How to End a Long Term Relationship Because He's Not Mr. Right

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Ending a long-term relationship is as easy as climbing Mt. Everest or solving a Rubik's Cube the first go 'round. Breakups from long-term relationships are often emotionally unsettling -- and rightfully so -- because they signal the loss of shared dreams and commitments. Once you're absolutely sure that your long-term partner isn't Mr. Right, it's best to make a clean getaway to make room for a satisfying, romantic relationship.

Be Clear About Your Decision

Take some time to think about your decision to end your relationship. Ask yourself some questions, such as "In what ways is my boyfriend failing to meet my relationship needs?" "Is there anything he could do to make me change my mind?" It's natural for a person's interests, likes and dislikes to change over the course of a long-term relationship, causing partners within the relationship to grow apart, says author of "Wander Woman: How High-Achieving Women Find Contentment and Direction," Marcia Reynolds, writing with "Psychology Today." If you believe your relationship can't be saved, and you and your partner have simply grown apart, stick with this decision and proceed to discussing this with him.

Clearly State Your Case

Author Susan Heitler, Ph.D., writing with "Psychology Today" says once you've made your decision, state it clearly, with absolutely no ambiguity. Heitler recommends using direct language, such as "I've decided to end our relationship...," as opposed to "I think we should break up." Heitler adds that "we should" language invites your partner to disagree, and he may counter with a statement like, "Well, I think we should stay together." Give your reasons for wanting to end the relationship, and center your reasons on your personal choices and preferences.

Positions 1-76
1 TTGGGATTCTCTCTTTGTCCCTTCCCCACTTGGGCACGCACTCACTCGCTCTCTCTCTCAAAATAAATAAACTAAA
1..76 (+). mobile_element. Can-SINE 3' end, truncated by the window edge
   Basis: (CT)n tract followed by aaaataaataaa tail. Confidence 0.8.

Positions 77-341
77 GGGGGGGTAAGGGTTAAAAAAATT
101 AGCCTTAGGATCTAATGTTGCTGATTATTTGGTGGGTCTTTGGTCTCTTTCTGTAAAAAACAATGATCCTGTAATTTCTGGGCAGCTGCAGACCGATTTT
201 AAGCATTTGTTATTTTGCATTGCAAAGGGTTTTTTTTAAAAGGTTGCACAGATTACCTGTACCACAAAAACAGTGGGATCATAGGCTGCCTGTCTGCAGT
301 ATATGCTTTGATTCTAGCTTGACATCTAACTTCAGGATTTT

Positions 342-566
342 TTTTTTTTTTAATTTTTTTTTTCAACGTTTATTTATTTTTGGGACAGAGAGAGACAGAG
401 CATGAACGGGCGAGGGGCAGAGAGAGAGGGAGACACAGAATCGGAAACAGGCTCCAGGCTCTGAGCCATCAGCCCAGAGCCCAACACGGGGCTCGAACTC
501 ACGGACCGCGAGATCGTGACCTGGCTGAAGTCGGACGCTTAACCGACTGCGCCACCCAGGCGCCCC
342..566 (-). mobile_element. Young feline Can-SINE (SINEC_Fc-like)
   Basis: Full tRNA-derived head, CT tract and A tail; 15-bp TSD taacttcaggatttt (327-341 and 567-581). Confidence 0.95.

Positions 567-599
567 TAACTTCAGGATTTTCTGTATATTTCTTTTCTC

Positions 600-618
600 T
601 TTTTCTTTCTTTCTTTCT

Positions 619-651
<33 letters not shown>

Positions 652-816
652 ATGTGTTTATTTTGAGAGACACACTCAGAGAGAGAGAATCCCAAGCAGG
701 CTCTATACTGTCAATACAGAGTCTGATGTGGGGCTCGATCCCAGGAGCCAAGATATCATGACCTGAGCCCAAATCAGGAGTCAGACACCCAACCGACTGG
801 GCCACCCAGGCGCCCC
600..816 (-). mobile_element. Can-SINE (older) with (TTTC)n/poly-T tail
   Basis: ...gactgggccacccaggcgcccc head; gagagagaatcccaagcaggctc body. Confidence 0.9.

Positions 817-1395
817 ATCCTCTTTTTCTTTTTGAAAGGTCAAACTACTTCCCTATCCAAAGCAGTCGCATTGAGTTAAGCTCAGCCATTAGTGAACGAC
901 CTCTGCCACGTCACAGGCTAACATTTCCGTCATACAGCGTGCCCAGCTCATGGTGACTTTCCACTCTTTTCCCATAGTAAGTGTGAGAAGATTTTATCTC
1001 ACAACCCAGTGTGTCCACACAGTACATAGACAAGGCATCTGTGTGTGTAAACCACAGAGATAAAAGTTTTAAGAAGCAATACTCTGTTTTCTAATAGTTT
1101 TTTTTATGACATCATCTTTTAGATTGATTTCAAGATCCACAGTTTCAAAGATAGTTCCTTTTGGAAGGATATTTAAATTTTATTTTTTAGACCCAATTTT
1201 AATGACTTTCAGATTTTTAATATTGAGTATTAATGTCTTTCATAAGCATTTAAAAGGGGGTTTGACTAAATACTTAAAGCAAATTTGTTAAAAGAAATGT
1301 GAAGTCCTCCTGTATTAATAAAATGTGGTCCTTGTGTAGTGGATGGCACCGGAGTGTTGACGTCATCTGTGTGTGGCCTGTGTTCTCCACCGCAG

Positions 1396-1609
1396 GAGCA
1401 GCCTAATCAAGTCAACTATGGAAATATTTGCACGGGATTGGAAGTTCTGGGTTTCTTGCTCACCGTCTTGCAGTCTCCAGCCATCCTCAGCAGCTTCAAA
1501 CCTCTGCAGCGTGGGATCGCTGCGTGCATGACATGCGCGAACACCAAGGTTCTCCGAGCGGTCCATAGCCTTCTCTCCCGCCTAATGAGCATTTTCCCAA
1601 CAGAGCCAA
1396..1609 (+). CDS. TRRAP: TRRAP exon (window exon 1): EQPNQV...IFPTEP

Refrain from the "Blame Game"

When stating your case -- and focusing on your personal reasons for wanting to end the relationship -- refrain from blaming your boyfriend for your decision to breakup. Don't tell your partner you're leaving because he's not affectionate enough, or because he seems happier with his friends than with you. Even if these reasons are valid in your eyes, Reynolds recommends you take responsibility for your decision and avoid making your partner feel worse than he already feels. It's better to focus on the basic incompatibility in the relationship and frame your decision in terms of your wants and needs, such as "I want a mate who can equally balance his time between his romantic partner and his friends."

Acknowledge the Good

Surely your relationship wasn't completely awful, and it's important to acknowledge this fact. One way to do this is to remind your partner of his positive qualities in the midst of explaining your reasons for wanting to end the relationship. Another way is the "sandwich" approach recommended by psychology and relationship expert Dr. Sybil Keane. In the sandwich approach positive comments precede and follow negative feedback which can minimize the effect of a difficult blow. While you're not doling out constructive criticism in this situation -- as the focus should be on yourself -- it would be beneficial to offer a few nice words on your way out of the door for a clean, amicable break.

Allow Time to Process

A clean break means you and your partner refrain from further contact, at least not until each of you has taken sufficient time to process the breakup, heal and move on. It's best if you don't make any promises to be friends after your breakup. Both you and your now-ex will need to process a life apart from each other, residual anger, resentments and other difficult emotions often waiting in the wings after a breakup.